CBO projects $400 billion deficit, citing tax rebates

The estimate comes about two weeks after the Office of Management and Budget projected that the fiscal 2008 budget deficit would be $389 billion.

The fiscal 2008 budget deficit will total roughly $400 billion, slightly more than the $389 billion predicted by the Office of Management and Budget last month, according to a Congressional Budget Office estimate released Wednesday.

The numbers prompted fresh criticism from Democrats that President Bush's tax cuts left ballooning deficits in their wake.

House Budget Chairman John Spratt, D-S.C., in a statement issued shortly after CBO issued its projections, said the estimate "gives the Bush administration the dubious distinction of having run up the largest deficits in our nation's history. ... [It] can try to blame these results on factors beyond its control, but it cannot escape comparison with its predecessor."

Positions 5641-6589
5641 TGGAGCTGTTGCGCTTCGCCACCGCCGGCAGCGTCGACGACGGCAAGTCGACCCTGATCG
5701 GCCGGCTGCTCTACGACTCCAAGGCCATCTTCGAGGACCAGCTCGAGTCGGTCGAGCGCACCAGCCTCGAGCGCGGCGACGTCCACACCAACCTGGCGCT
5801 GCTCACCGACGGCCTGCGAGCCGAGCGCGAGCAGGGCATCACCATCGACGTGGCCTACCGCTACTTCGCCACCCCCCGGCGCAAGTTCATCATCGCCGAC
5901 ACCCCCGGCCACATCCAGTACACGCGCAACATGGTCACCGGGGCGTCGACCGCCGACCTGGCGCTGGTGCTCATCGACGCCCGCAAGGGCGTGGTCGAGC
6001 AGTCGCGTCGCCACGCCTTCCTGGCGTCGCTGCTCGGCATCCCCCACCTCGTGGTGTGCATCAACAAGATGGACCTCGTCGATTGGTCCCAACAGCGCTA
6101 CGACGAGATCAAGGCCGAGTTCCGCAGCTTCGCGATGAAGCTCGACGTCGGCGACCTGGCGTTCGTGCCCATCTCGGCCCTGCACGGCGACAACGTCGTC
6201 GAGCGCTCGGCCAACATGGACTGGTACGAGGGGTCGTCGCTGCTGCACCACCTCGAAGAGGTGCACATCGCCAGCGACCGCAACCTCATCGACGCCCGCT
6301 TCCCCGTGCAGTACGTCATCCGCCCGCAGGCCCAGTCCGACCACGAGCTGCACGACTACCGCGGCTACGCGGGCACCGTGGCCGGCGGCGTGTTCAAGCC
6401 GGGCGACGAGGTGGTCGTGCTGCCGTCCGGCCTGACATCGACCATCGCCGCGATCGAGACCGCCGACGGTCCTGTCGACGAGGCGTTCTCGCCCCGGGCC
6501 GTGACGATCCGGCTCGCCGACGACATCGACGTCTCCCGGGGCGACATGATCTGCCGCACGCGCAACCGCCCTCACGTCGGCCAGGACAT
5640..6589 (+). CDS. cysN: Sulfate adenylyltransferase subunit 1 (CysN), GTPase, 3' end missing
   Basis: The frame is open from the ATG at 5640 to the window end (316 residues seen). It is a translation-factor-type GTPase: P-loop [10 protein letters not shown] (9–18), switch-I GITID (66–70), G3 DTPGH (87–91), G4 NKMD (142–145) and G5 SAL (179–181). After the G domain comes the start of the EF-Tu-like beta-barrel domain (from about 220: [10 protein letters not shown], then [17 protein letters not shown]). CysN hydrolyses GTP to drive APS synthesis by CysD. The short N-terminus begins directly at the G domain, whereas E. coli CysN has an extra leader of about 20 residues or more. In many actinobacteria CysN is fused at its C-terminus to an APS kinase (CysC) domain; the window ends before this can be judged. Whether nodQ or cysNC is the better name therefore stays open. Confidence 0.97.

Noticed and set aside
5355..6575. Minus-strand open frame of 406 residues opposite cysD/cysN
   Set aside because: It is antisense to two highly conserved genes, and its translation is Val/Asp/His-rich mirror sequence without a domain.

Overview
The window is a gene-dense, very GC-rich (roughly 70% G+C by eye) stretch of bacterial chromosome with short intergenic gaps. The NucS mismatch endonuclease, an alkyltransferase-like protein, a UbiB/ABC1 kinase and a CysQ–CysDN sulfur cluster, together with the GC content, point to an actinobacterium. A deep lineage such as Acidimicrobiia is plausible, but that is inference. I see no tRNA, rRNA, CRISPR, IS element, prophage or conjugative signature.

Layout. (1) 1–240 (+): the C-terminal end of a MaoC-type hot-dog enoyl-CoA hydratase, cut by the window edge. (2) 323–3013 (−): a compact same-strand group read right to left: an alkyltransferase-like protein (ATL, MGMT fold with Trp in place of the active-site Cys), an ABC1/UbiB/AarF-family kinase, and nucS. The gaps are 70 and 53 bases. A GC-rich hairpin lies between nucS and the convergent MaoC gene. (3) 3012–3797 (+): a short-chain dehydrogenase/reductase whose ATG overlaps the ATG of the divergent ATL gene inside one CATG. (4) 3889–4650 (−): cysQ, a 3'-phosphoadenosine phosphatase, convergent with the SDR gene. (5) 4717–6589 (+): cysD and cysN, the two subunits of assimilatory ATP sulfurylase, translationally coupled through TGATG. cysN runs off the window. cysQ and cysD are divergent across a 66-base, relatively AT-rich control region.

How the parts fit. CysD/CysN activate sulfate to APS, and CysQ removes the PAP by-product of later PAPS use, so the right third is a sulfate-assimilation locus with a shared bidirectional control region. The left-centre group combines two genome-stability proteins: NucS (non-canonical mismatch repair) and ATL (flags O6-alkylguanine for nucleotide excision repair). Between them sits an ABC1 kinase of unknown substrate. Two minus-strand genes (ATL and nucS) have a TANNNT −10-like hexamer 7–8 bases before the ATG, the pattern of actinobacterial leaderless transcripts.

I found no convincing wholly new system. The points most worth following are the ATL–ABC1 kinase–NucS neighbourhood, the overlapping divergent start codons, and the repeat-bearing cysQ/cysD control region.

CBO said the deficit totaled approximately $371 billion for the first 10 months of fiscal 2008, $213 billion more than the shortfall in fiscal 2007.

It noted that its estimate of $400 billion is "close to the amount the agency projected last March after accounting for proposed supplemental appropriations." The estimate comes about two weeks after OMB projected that the fiscal 2008 budget deficit would be $389 billion, followed by $482 billion in fiscal 2009, well above the record $413 billion deficit set in fiscal 2004. Like OMB, CBO cited the tax rebates associated with the $150 billion economic stimulus package enacted in February as the reason for the increase, as well as the slowing economy.

A spokesman for OMB said Thursday the CBO estimates were "in line with our estimates." During a news conference July 28, when the OMB released its estimates, OMB Director James Nussle said the near-term deficits are temporary and manageable if spending is kept in check, the tax burden is not increased and the economy continues to grow. He said that under those circumstances, the nation could see a budget surplus by 2012.